The Child Pornography Offender Risk Tool (CPORT) was created by examining variables conceptually similar to established risk items from the Static-99, the SORAG, and previous research with child pornography offenders. Univariate analyses were used to combine variables that would be easy to code. Seven items were used: “(a) offender age at time of the index investigation, coded as higher risk if age 35 or younger (49% of the sample were higher risk); (b) any prior criminal history, coded as higher risk if yes (41% were higher risk); (c) any prior or index contact sexual offense history, coded as higher risk if yes (18% were higher risk); (d) any prior or index failure on conditional release such as probation, parole, or conditional release, coded as higher risk if yes (15% were higher risk); (e) indication of pedophilic or hebephilic interests, coded as higher risk if yes (40% were higher risk); (f) ratio of boy to girl content in child pornography, coded as higher risk if there was more (51%) content depicting boys (15% were higher risk); and (g) ratio of boy to girl content in nudity and other child content, coded as higher risk if there was more content depicting boys (16% were higher risk)” (p. 423).
Each of the 7 items was scored as 0 or 1 and then items were summed. Total “CPORT score was a significant predictor of any recidivism, any sexual recidivism, and specifically contact sexual recidivism” (p. 423). “The CPORT did not significantly predict sexual recidivism in the subgroup of offenders with only child pornography offenses but did significantly predict sexual recidivism among child pornography offenders with other offending in their history or with contact sexual offending histories” (pp. 423-424).
Translating Research into Practice
“Combining seven significant predictors of sexual recidivism, [researchers] were able to create a structured checklist that significantly predicted any sexual recidivism or specifically contact sexual recidivism at a level similar to the accuracies obtained by risk scales developed for contact sex offenders, such as the Static-99. This tool was not predictive for offenders only known to have child pornography offenses, which [the researchers] attribute to the low base rate of sexual recidivism in this subgroup for the 5-year follow-up (6% compared with 12% for child pornography offenders with nonviolent or nonsexually violent offending histories or 23% for child pornography offenders with contact sexual offending histories), resulting in low statistical power to detect an association.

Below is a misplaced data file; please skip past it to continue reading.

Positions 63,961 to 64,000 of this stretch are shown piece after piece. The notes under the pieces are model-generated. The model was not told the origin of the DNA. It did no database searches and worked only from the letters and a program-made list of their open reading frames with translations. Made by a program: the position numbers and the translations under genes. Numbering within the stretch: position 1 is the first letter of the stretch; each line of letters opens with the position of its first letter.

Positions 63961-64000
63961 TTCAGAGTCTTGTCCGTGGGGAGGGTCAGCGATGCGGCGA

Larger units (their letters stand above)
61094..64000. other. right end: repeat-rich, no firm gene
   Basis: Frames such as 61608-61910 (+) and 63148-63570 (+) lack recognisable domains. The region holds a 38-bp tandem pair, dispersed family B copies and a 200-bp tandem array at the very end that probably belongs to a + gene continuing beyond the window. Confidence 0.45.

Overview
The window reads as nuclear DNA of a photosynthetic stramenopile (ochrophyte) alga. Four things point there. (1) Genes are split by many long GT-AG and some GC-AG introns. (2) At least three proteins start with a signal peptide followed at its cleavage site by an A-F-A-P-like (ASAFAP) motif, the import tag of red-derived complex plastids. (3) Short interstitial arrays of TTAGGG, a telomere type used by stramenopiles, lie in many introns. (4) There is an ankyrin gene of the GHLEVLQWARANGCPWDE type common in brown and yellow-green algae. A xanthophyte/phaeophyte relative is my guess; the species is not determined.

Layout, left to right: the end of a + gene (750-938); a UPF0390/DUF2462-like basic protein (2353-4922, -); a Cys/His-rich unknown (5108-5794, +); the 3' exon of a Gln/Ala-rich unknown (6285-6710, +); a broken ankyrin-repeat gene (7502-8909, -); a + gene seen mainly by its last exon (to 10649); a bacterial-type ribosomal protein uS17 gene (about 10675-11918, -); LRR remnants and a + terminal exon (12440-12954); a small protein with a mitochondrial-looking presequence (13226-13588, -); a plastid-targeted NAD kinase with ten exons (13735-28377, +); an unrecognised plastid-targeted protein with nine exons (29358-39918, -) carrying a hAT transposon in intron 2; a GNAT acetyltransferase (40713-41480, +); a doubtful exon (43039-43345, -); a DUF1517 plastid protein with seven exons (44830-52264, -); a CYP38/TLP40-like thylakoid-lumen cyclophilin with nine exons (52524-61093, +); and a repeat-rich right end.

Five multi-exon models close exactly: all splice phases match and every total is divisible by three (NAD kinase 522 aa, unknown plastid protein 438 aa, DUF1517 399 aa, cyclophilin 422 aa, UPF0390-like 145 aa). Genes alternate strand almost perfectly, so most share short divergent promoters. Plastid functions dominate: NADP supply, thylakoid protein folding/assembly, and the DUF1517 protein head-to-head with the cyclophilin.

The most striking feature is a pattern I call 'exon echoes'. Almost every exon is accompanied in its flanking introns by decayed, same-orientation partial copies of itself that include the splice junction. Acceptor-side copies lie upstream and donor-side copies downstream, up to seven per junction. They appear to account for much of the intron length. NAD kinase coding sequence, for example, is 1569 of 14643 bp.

Although [these researchers] report probability estimates for this development sample, cross-validation of the CPORT is needed to assess its use as an actuarial measure for child pornography offender sexual recidivism. Also, further validation with larger, independent samples and longer follow-up times could evaluate the generalizability of the CPORT or suggest improvements. The low base rates of sexual recidivism, especially contact sexual recidivism, found for child pornography–only offenders suggests that it would be difficult to validate a risk-assessment tool for this specific population. As with other sex offenders, treatment and supervision of child pornography offenders should be based on a comprehensive assessment of risk and other considerations (e.g., access to children) for each individual. Child pornography offenders with antisocial characteristics, emotional congruence or identification with children, or ideas supportive of sex with children may be considered in greater need with regard to risk management and treatment priorities.
Though more work is needed to cross-validate risk factors identified in this research and to examine other risk factor candidates not included in the current study, [these researchers] believe the CPORT can be useful in the structured risk assessment of adult male child pornography offenders as a preferable alternative to unstructured risk judgments. Actuarial use of the CPORT involving application of the recidivism probabilities reported here is not recommended without further cross-validation” (p. 427).
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Authored by: Andrea Patrick
Andrea Patrick is completing her M.A. in Forensic Psychology at John Jay College of Criminal Justice. In the future, she hopes to be directly working with forensic populations providing risk assessments, clinical evaluations as well as conducting research within the field.